By Hunter Ferguson and Manmeet Dhami

When considering a parenting plan, trial courts start from the premise that it is ordinarily in a child’s best interest to alter the existing pattern of parent-child interactions only to the extent necessary because of the parents’ changed relationship from physical, mental, or emotional harm.  But, as is the case with most general rules and standards, there are exceptions.  Under section .191(3) of the Parenting Act of 1987, trial courts may impose limitations on parental contact to guard against “adverse effects” if they find the presence of certain enumerated factors or under a catchall provision, subsection (g).  In In re Marriage of Chandola, the Washington Supreme Court clarified that in order to impose limitations under the catchall provision, a trial court must find the presence of factors similar in severity to those enumerated in the statute – i.e., factors that present a relatively severe risk of physical, mental, or emotional harm to a child.



Following the dissolution of his marriage with Neha Vyas Chandola (Vyas), Manjul Varn Chandola sought a schedule that allowed him and Vyas to split residential time with their young daughter equally. Citing to section .191(3), Vyas requested limitations on Chandola’s time with their daughter, and restrictions on the involvement of paternal grandparents.  In addition to enumerating several factors warranting limitations to guard against adverse effects (neglect, long-term impairment interfering with performance of parenting functions such as emotional impairment or substance abuse, or abusive use of conflict), section .191(3) also contains a catch-all provision (subsection (g)), allowing limitations where there are “[s]uch other factors as the court expressly finds adverse to the best interests of the child.”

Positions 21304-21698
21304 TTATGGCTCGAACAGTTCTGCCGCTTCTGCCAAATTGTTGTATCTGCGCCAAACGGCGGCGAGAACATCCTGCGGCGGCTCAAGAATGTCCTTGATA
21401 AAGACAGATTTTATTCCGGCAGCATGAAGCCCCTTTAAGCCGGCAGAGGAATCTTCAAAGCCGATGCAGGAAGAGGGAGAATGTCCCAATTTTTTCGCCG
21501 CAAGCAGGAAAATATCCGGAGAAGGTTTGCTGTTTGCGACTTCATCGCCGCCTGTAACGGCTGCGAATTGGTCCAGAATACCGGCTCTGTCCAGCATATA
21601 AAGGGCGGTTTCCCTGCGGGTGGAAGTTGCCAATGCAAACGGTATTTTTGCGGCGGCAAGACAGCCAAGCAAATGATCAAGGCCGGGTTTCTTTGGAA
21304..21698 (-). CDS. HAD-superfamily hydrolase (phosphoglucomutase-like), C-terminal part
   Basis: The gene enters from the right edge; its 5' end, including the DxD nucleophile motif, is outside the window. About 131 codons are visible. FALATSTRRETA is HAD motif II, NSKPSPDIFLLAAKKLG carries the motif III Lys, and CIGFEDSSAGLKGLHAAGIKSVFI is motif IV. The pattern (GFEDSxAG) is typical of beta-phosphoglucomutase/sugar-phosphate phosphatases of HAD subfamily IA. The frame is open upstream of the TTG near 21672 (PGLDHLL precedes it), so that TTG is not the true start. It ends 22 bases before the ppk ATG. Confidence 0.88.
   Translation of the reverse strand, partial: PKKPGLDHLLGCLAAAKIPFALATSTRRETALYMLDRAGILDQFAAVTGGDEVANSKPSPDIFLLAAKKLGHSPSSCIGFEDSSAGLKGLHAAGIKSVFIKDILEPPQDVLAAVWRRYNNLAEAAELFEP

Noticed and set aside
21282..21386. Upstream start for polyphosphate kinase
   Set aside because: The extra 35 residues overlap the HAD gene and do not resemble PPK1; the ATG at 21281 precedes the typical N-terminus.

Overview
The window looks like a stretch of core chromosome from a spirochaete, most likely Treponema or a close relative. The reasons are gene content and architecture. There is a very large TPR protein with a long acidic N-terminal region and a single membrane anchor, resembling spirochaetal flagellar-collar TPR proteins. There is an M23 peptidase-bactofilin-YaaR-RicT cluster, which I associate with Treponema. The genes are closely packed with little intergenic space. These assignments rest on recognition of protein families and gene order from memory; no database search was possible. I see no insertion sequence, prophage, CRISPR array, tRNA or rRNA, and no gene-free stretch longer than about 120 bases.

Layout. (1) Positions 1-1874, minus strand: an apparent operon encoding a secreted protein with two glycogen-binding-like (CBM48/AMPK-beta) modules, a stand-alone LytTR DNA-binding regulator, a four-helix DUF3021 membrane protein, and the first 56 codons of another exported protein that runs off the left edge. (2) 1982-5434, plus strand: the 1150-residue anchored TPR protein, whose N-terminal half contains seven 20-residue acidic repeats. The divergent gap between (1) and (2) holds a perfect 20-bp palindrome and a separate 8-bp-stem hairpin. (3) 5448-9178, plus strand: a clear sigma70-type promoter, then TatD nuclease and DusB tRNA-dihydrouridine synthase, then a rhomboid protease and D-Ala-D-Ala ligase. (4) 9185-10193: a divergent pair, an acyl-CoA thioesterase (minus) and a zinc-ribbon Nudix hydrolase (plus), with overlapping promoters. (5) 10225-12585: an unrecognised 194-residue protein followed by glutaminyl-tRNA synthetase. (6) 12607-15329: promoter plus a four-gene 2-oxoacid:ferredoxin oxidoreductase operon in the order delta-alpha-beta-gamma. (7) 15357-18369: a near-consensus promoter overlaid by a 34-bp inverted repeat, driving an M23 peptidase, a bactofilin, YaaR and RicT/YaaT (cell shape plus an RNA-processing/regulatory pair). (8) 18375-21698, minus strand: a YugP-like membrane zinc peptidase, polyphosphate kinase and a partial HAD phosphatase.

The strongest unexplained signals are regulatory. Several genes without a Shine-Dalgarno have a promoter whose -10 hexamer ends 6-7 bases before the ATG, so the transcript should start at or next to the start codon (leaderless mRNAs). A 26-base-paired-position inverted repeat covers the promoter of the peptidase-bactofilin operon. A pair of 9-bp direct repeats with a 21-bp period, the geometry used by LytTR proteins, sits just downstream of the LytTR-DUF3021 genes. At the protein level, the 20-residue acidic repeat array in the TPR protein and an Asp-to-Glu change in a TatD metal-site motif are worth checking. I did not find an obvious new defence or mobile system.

The trial court agreed and imposed the requested restrictions under the catchall provision.  The court of appeals affirmed.  Chandola sought review, arguing that the trial court misapplied the catchall provision by failing to find factors similar to those enumerated in section .191(3).




Writing for a five-justice majority, Justice Gordon-McCloud employed the familiar interpretive principle that statutory language must be interepted in context, considering related provisions, and clarified that that catchall provision applies only when limitations are necessary to protect children from physical, mental, or emotional harm similar in severity to the factors expressly enumerated in other subsections of .191(3).  The Court affirmed certain restrictions on residential time and restrictions on co-sleeping but reversed restrictions on grandparental contact, explaining that the trial court abused its discretion for failing to identify the particular harm resulting from the paternal grandparents’ involvement with the child.


In dissent, Justice Susan Owens (joined by Justices Stephens, Johnson, and Madsen) argued that the majority overstepped its bounds in its review of the evidentiary record on appeal.  The dissent specifically noted that the trial court judge presided over a week-long trial and that the majority improperly “substituted its judgment for that of the trial court.”